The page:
We Made: Steak with Chimichurri

It was my birthday a little while ago, so my husband went all out on the dinner front and got crazy fancy with his cooking. When he asked me what I wanted for my birthday meal, I really had no clue about what I wanted as the main part of the meal, but I opted for cream cheese mashed potatoes and brown sugar glazed carrots as sides (two of my absolute favorites). It was his job then to look up what he thought would go well with that, and he decided on steak with chimichurri.

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Chimichurri

Overall, it wasn’t too difficult to make — we made the chimichurri a day in advance, because Andrew thought it’d be best to let all those flavors soak together. Then, we marinated the steak in the chimichurri at the same time, so it’d have 24 hours to soak up some of that flavor too.

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Steak is marinated and ready to cook!

After taking the steak out, we cooked the steak in a cast iron skillet, 5 minutes on each side, and then let it rest.

Letting that cook for just a little bit.
Resting steak

It was pretty easy and our smoke alarm only went off about 4 times during the entire process, which wasn’t too bad at all!

Delicious, delicious food — Happy birthday to me!

It was an AMAZING birthday dinner and I continue to be grateful for being married to a man who knows how to cook. (I did the carrots and helped with the potatoes!)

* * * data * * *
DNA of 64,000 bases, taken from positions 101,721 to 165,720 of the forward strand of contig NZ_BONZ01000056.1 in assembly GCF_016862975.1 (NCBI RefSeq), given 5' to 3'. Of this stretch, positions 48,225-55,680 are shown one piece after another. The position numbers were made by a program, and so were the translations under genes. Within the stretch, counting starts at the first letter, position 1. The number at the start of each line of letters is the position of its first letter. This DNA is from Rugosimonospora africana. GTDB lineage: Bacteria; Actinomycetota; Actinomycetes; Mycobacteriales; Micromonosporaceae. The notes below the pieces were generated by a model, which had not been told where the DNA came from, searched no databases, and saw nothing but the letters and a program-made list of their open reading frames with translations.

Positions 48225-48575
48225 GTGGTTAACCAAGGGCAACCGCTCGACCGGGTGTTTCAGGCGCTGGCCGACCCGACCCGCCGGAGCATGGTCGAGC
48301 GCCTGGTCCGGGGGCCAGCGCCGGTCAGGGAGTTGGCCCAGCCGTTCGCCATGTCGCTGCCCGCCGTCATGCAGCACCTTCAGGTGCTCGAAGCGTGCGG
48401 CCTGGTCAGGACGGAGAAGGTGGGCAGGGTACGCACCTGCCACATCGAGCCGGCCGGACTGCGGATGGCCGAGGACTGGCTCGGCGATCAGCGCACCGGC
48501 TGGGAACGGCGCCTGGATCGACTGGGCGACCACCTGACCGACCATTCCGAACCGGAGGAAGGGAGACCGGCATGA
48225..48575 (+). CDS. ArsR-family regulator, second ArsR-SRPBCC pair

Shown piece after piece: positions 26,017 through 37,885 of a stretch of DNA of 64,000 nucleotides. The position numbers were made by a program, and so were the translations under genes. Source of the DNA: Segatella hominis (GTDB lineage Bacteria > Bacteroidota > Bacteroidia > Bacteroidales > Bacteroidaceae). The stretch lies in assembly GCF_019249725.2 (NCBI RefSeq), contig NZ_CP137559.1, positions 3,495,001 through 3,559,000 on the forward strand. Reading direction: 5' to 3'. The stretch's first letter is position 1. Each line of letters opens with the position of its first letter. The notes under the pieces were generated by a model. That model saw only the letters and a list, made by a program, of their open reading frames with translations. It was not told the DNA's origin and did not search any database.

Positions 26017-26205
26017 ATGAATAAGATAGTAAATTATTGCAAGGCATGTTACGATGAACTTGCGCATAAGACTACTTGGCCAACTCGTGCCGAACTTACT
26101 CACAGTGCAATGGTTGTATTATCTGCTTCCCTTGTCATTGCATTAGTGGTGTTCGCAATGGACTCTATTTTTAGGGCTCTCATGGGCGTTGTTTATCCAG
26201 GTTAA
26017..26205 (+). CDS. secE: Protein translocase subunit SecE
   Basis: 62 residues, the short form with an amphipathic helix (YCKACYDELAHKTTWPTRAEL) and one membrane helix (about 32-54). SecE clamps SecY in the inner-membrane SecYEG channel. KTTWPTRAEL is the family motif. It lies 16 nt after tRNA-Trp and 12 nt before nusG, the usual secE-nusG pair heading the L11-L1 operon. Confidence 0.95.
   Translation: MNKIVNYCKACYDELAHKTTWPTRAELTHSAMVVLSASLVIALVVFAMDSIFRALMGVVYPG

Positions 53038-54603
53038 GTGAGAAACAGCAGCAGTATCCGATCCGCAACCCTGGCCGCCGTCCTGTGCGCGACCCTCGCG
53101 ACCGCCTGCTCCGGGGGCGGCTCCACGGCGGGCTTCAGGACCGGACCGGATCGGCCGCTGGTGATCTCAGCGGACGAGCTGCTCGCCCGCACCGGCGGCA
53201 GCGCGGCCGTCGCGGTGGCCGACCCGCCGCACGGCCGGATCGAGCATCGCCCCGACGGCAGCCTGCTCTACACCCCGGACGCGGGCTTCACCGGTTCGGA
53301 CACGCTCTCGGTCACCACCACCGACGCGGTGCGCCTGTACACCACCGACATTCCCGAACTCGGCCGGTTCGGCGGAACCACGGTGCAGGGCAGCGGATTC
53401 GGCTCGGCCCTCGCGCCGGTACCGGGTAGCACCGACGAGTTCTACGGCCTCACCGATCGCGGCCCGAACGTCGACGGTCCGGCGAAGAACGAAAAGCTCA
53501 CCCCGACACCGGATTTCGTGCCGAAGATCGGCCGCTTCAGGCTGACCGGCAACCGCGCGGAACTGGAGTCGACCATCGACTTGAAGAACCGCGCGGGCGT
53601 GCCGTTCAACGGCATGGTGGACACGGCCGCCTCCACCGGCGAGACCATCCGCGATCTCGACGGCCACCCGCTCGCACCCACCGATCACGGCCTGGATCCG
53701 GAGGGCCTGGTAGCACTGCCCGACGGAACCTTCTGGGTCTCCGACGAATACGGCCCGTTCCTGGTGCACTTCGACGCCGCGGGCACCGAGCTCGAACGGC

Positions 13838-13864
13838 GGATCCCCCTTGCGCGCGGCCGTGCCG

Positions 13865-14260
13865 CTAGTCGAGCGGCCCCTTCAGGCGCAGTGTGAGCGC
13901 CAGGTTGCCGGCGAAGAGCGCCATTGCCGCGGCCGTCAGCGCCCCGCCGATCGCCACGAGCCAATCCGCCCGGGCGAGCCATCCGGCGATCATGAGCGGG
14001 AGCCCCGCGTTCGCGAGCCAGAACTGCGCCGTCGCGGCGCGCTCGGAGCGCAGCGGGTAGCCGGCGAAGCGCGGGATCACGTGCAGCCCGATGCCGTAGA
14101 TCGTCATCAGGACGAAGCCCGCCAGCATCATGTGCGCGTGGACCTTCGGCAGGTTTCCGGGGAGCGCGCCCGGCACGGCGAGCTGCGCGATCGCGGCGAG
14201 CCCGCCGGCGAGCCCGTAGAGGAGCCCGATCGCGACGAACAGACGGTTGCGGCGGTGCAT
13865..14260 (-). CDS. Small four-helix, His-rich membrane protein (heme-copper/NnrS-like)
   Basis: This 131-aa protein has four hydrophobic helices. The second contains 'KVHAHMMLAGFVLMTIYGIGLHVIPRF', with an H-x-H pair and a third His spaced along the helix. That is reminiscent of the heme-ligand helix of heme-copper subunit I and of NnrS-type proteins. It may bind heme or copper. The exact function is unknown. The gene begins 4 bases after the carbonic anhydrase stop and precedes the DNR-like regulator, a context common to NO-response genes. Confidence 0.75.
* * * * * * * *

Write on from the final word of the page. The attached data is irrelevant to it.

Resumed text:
If you’re interested in trying it yourself, we adapted our steak recipe from Mark Bittman’s grilled steak recipe — so go ahead and click on that and share with us how you liked it!

We Made: Dijon Roasted Chicken

A few months ago, Andrew and I decided to make the plunge and commit to a wine club; we joined ClubW (now Winc), the online wine club loved and frequently recommended by one of our favorite YouTubers, Hannah Hart. When we were going through our latest shipment, we were taking a look at the chardonnay Winc promised that we’d love.

Usually, Andrew and I do NOT like chardonnay, but when seeing that it was recommended to us, we were intrigued. What could possibly be different about this chardonnay? Really, it’s the oak that gets to us. We’ve often said before that if we could find a non-oak aged chardonnay, we’d probably love it. What got us on the description was that it said it had hints of “butterscotch” in it, and while it didn’t say it wasn’t oaky, it didn’t say it was either, so we took a chance.